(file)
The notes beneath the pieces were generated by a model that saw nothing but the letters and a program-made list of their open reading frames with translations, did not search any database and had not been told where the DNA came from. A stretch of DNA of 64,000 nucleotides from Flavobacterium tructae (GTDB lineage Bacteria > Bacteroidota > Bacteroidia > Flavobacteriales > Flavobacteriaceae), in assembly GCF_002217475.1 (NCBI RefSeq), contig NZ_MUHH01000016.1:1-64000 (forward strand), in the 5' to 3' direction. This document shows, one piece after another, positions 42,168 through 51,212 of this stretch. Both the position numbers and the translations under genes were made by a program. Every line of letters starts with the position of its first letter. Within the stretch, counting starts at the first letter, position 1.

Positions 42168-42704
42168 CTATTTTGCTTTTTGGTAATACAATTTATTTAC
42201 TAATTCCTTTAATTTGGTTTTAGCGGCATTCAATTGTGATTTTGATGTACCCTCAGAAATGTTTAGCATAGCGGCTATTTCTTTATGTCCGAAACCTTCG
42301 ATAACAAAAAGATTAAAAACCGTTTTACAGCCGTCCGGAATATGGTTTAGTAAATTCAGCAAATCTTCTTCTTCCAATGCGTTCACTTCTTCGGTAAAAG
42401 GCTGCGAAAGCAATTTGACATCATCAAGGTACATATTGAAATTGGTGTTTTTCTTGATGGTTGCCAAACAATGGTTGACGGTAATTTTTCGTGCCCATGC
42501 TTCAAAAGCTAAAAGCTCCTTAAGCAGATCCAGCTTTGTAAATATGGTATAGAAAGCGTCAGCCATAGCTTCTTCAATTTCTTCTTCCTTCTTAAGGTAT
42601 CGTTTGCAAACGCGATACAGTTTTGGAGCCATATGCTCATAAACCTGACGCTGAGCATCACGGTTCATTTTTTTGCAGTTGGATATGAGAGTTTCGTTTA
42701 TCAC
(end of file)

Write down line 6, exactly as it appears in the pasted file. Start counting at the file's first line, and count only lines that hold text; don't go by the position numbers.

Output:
42401 GCTGCGAAAGCAATTTGACATCATCAAGGTACATATTGAAATTGGTGTTTTTCTTGATGGTTGCCAAACAATGGTTGACGGTAATTTTTCGTGCCCATGC